The Yankees and Phillies game played a pretty good game last night, even if the team for which I was rooting ended up on the wrong end of the W/L column. But there was a sequence mid-game that had a huge impact on the result, with a few parts of the sequence that generally go unnoticed.
In the bottom of the 3rd, with the Phillies leading 3-2 and with a win probability of 67%, Andrew McCutchen led off with a ground ball single to 3rd base that Gio Urshela backhanded and made the throw to first base but McCutchen, due to part hustle, part speed, beat the throw for a single. More on this in a second…
After a Rhys Hoskins fly out, Bryce Harper hit a high bouncer to Yankees’ second baseman Tyler Wade, who – if he had thrown to 2nd base immediately – may have been able to turn a 4-6-3 double play. But McCutchen, seeing Wade’s momentum bringing him closer, stopped and backed up a little to postpone the tag that Wade had planned. That delay allowed Bryce Harper to reach first on a fielder’s choice.
J.T. Realmuto followed with a slow roller to 3rd base that Gio Urshela was not able to turn into an out. Yes, Realmuto runs well (for a catcher – it’s mandatory I add that) and he also hustles. But the reality is that Urshela makes fielding hard-hit balls to his backhand look so smooth and easy that we forget he isn’t a very good 3rd baseman, in spite of his reputation. If it’s hard hit to his backhand, he’s got it – if he needs to move and show range, as long as the batter hustles, he’s got a hit. Realmuto did.
Now with two outs, and with Harper on second and Realmuto on first, Phil Gosselin hit a deep drive to left-center field, scoring both runners. The main reason Realmuto was able to score from first was that he got a good walking lead, and was running at 100% at the crack of the bat, as he should have been with two outs.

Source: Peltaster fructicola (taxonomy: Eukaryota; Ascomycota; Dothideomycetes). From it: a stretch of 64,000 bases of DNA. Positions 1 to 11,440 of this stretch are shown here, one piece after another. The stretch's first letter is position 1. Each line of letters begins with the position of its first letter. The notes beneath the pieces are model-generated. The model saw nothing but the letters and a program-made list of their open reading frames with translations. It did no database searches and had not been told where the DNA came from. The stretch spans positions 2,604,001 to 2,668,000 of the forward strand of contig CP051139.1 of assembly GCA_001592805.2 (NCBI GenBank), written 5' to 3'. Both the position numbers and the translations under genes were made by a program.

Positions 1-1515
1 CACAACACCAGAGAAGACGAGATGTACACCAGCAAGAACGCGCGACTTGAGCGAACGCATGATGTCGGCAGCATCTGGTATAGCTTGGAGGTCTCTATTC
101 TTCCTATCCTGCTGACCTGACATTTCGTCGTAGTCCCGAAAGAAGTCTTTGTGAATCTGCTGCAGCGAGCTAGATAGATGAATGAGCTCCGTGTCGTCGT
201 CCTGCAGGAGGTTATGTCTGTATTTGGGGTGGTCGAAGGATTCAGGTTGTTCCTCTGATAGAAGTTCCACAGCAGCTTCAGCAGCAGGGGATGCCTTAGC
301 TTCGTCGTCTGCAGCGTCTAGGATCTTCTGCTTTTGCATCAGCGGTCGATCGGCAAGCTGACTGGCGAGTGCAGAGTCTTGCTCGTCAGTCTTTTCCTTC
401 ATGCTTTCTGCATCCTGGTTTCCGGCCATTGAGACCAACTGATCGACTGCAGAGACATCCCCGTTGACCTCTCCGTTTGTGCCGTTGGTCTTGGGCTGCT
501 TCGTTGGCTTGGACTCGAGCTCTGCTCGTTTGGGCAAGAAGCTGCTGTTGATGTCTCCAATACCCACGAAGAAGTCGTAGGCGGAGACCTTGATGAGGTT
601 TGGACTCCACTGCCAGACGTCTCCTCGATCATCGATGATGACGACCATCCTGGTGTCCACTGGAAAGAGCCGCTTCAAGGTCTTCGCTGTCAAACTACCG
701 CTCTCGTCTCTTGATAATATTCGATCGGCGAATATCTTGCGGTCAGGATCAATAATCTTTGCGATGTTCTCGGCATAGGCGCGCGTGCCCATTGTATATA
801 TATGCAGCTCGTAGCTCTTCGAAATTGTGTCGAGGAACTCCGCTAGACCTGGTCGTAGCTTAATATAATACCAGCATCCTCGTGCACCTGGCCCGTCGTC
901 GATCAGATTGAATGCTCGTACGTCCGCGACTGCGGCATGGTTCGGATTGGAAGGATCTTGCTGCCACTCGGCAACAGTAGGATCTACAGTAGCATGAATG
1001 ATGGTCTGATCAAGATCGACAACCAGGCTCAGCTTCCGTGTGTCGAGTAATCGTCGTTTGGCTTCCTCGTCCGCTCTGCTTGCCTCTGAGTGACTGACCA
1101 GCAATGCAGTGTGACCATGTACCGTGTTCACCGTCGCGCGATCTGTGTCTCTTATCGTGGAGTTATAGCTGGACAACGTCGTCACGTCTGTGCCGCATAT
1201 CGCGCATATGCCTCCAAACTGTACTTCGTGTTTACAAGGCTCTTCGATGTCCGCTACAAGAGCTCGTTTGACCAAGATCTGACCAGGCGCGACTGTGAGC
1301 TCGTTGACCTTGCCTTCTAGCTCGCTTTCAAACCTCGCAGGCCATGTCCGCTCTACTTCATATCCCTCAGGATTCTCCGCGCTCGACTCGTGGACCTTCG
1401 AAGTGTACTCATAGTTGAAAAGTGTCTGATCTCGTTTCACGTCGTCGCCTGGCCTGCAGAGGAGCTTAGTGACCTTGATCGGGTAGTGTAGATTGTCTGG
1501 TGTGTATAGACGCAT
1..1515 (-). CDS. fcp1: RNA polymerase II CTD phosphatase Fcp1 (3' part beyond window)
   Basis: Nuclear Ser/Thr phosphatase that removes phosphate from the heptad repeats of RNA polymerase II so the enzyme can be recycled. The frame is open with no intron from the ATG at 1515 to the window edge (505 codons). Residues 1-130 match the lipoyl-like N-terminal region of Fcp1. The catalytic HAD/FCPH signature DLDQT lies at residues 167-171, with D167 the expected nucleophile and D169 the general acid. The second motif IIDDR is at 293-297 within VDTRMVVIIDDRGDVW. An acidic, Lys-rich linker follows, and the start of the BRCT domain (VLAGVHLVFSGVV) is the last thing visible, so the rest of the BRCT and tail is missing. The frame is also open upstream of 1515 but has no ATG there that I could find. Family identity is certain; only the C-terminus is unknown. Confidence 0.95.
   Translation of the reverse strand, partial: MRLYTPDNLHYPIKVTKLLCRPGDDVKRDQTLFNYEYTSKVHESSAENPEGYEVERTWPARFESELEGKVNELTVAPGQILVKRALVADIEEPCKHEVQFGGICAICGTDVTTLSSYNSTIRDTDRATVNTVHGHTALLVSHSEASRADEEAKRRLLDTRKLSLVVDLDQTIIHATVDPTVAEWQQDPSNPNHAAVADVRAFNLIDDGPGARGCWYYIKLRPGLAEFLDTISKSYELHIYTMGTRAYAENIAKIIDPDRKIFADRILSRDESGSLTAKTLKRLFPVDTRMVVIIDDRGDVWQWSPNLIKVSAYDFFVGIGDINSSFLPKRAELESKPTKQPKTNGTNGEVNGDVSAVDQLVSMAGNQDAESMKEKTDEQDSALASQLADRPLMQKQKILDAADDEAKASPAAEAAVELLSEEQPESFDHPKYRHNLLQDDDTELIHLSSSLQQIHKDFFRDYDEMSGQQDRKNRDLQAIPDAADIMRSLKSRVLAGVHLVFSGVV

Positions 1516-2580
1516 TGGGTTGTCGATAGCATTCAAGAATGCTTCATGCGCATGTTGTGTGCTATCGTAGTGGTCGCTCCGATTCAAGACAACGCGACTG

The Phillies’ lead grew to 5-2 and their win probability stood at 83%.
To review: McCutchen hustled himself into a single, then he avoided a double play with smart base running. Realmuto hustled himself into a single and got some help from a 3rd baseman without much range (not a knock on him of course, not everybody is Matt Chapman) which cost the Yankees a shot at an out on a weakly batted ball. Then Realmuto displayed two subtle, but very important baserunning acts that led to him scoring from first on a double.
The result was a game situation that started as a game the Phillies would win two out of three times that ended as a situation that they would win more than four out of five times. All on plays that won’t show up in a traditional boxscore (but will so up in the players’ WAR).
Then Joe Girardi, quite uncharacteristically, used his biggest bullpen gun when he needed to by bringing in Hector Nerris in the 8th inning when Philadelphia’s win probability was 77%. This, as opposed to bringing Nerris in the previous day when the Phillies had a 98% win probability.
Girardi using his best relievers in mop-up duty is something Yankee fans are quite familiar with.
Of course, there were a dozen or two other factors leading to the Phillies eventual 5-4 win, but the above was big.
I know you may be thinking, “So what? They’re professional players. They’re supposed to hustle and do that stuff.”
But many do not. Frankly, the guys doing the Yankee broadcast hardly noticed any of the above, to no one’s surprise.
It was a pleasure to watch good, sound, hardball being played even if it meant the team I was rooting for got beat. Because getting beat and losing are two different things.
Did I miss something? Let me know.
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